Updated: October 2, 2023
Remote automatic weather stations have been installed recently in areas in Lahaina and Māʻalaea with invasive grasses that can be vulnerable to wildfires.
The technology enables the Hawaiʻi Division of Forestry and Wildlife to collect data to predict fire behavior and monitor fire-stoking fuels.
These stations collect data including precipitation, wind speed and direction, air temperature, relative humidity, fuel moisture, and solar radiation for rangers and firefighters.
There are two stations in Lahaina and one above Mā‘alaea.
Remote automatic weather stations’ data is collected hourly and transmitted to a satellite, which then sends it to a computer at the National Interagency Fire Center in Boise, Idaho.
The data is helpful for wildland fire management and rating fire danger. There are approximately 2,800 remote automatic weather station units throughout the United States, Puerto Rico, Guam and the US Virgin Islands.
There are 22 stations in Hawai‘i managed by the Division of Forestry and Wildlife.
Remote automatic weather station units are solar powered and completely automated.
“Not only do the fire departments look at the data but the data is used by weather researchers for forecasting and modeling,” said Fire Protection Forester Mike Walker with the Division of Forestry and Wildlife.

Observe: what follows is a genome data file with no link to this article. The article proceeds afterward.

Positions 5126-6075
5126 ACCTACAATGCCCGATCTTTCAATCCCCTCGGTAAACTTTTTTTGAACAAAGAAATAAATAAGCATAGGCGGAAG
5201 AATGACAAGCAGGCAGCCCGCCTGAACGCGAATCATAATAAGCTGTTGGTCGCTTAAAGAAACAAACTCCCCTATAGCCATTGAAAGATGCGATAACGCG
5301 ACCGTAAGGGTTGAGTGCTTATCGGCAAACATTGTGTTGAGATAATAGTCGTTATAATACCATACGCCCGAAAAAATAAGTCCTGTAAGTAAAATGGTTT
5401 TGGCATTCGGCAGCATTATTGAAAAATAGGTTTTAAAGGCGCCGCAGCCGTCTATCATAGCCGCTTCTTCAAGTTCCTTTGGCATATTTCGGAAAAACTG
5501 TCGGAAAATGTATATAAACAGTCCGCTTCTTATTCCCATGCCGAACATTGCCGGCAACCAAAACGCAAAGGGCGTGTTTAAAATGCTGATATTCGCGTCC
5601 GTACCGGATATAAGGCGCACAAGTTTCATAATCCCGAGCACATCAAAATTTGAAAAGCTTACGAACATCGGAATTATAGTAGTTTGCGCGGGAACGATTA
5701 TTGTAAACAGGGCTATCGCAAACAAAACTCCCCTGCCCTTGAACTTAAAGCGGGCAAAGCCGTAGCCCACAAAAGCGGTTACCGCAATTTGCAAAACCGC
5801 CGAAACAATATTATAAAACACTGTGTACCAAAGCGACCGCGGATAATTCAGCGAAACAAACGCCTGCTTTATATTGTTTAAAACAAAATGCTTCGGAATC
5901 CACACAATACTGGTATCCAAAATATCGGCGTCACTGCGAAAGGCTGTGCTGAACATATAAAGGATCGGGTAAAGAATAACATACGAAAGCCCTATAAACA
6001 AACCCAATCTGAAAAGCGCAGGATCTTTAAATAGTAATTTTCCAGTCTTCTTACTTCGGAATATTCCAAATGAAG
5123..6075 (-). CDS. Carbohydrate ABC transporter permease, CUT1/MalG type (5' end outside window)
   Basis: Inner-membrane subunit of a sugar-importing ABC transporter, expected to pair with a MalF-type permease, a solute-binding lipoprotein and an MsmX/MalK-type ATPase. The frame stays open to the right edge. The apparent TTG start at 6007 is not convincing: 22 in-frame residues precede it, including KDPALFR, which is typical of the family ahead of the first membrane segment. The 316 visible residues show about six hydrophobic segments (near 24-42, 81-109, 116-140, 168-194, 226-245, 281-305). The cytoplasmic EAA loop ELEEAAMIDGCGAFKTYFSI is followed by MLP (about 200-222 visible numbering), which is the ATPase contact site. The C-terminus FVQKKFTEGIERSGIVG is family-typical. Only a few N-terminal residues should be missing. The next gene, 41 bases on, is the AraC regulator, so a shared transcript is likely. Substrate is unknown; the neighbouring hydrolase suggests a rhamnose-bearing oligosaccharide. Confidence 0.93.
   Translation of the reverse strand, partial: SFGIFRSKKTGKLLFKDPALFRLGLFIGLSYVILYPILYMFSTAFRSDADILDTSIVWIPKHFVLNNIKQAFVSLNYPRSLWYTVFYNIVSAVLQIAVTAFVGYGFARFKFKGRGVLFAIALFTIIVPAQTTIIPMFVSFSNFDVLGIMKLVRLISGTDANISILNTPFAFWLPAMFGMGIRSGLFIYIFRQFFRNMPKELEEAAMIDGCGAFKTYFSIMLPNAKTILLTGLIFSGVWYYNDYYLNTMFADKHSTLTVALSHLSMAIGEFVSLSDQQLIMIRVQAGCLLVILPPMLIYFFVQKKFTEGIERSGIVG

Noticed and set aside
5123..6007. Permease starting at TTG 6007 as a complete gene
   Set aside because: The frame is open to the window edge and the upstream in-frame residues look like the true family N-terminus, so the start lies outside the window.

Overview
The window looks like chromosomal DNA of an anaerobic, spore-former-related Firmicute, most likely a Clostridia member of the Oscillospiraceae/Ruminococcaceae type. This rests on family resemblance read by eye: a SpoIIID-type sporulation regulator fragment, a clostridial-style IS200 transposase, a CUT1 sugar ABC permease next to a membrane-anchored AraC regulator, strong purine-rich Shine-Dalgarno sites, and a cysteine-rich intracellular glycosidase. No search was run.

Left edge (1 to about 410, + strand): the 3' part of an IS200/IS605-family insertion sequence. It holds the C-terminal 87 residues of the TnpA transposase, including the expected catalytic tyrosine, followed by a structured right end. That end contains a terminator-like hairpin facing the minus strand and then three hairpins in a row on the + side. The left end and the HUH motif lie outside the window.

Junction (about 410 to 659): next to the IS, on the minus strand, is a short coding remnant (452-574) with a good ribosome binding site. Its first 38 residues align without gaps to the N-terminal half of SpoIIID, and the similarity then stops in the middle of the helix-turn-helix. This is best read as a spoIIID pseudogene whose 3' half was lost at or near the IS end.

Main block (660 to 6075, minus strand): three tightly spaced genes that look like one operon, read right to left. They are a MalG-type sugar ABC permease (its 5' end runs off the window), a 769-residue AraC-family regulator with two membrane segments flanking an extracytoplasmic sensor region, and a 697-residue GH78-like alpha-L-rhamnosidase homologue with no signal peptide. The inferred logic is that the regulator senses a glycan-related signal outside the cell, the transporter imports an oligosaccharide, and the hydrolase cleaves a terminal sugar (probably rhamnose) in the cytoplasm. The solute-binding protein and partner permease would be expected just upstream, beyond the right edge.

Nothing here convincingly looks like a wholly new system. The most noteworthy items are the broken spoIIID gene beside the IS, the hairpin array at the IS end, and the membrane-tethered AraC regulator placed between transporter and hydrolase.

Forestry staff regularly check the information online to monitor the temperature and humidity to determine fire risk for the area. There also are stations elsewhere that have cameras that enable early fire detection
“Hopefully, we will be adding some cameras to our stations soon,” Walker said.
While the remote automatic weather station units may not be able to indicate whether there is an active fire, the information and data the units collect are of significant value in monitoring fire threats.
“They are a great tool to determine fire risk, and we have two portable stations that can be deployed to monitor local fire conditions,” Walker said. “One portable was deployed during the Leilani volcanic eruption on Hawaiʻi Island to monitor weather at a geothermal plant. The lava flow cut off access and we couldn’t get back to it for almost a year.”
Each remote automatic weather station unit costs $25,000 to set up and another $1,000 each year per station to maintain.